Make your own free website on
Microsoft Home Microsoft Home
Microsoft FrontPage 2000 Server Extensions Resource Kit

Security on Windows NT

 5 of 9     How FrontPage Authenticates on IIS

When an author or administrator performs an operation in the FrontPage client that requires the FrontPage Server Extensions on IIS, the FrontPage client and the server extensions communicate with each other using a Remote Procedure Call (RPC) protocol that is layered on top of HTTP and HTML. A POST request is sent from the FrontPage client to one of three FrontPage Server Extensions DLLs:

  • Requests for administrative actions go to Admin.dll.
  • Requests for authoring actions go to Author.dll.
  • Requests for browsing actions go to Shtml.dll.


When an action of a visitor to a FrontPage-extended Web site requires the FrontPage Server Extensions, such as when the visitor submits a search form, the Web browser sends a POST request to the browse-time FrontPage Server Extension program, Shtml.dll.

When IIS receives a request for the FrontPage Server Extensions, it first logs on and impersonates the user and then passes the request directly to Admin.dll, Author.dll, or Shtml.dll. The FrontPage Server Extensions DLL then checks the permissions of the impersonated administrator, author, or site visitor against the ACL in the root folder of the FrontPage-extended web or subweb. (If the subweb inherited its permissions, the DLL makes the same check in its parent web.) The FrontPage Server Extensions perform this check using standard Windows NT system calls. If the check is successful, the FrontPage Server Extensions DLL performs the requested action. If the check fails, the DLL returns this information to IIS, which sends a "Permission Denied" message to the FrontPage client or the Web browser.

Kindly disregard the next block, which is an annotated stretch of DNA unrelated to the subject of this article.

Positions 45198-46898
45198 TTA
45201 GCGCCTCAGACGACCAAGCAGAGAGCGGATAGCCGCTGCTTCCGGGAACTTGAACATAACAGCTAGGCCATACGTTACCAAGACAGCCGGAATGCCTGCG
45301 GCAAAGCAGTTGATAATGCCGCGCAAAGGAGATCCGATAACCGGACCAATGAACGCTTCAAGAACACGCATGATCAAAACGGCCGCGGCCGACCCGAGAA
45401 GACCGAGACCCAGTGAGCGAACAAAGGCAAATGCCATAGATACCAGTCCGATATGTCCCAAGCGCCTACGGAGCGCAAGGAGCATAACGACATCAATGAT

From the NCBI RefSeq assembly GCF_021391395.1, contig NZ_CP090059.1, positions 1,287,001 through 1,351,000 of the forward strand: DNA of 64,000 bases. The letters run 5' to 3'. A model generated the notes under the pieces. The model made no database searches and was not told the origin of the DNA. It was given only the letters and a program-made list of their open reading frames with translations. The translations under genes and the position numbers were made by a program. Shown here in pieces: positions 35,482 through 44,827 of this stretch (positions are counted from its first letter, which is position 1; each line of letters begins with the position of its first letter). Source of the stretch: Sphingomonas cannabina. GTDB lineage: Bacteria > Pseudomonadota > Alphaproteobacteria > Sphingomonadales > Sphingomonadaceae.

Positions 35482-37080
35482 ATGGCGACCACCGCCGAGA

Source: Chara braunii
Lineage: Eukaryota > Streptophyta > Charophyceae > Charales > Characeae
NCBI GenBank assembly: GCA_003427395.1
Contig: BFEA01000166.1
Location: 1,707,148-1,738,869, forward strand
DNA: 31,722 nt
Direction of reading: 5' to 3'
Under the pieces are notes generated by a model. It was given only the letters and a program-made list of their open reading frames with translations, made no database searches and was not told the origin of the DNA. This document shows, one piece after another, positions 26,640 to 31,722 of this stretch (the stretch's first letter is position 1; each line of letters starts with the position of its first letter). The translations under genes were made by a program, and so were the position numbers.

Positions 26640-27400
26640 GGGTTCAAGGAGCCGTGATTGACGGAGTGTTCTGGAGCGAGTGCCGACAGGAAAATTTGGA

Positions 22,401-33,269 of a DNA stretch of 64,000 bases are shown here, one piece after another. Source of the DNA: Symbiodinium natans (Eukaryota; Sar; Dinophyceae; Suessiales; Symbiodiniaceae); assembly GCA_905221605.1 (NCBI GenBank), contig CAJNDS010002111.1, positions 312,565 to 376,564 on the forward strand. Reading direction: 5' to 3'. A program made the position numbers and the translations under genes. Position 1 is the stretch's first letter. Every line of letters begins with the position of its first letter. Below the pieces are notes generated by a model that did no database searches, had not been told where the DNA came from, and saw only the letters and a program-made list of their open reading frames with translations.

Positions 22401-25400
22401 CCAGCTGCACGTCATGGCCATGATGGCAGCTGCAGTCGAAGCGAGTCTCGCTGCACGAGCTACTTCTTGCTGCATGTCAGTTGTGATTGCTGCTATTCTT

Note that a single set of FrontPage Server Extensions DLLs are installed on IIS servers in the folder
C:\Program Files\Common Files\Microsoft Shared\Web Server Extensions\40. (In previous FrontPage Server Extensions releases, stub copies of these programs were stored in every FrontPage-extended web and subweb.) The FrontPage Server Extensions DLLs are installed so that every user, including the anonymous account, has permissions to access them. This lets you limit the site visitors, authors, or administrators of each FrontPage-extended web on a per-web basis. Alternatively, you can tighten permissions on these DLLs by using the Windows NT User Manager. However, if you do this, be sure to make the permissions on the server extensions DLLs loose enough to provide FrontPage-extended web access to all legitimate administrators, authors, and site visitors.


Using the IIS MMC snap-in, you can create a new virtual directory on a Universal Naming Convention (UNC) share. When you do this, you are prompted for a user name and password for access to the mapped directory. You do not have to supply a name and password when prompted, and should not. If you supply a name and password, every request that goes to the virtual directory would be run as the account you supply, creating a security hole.



   5 of 9      TOP
  Last Updated June 1999
1999 Microsoft Corporation. All rights reserved. Terms of Use. Disclaimer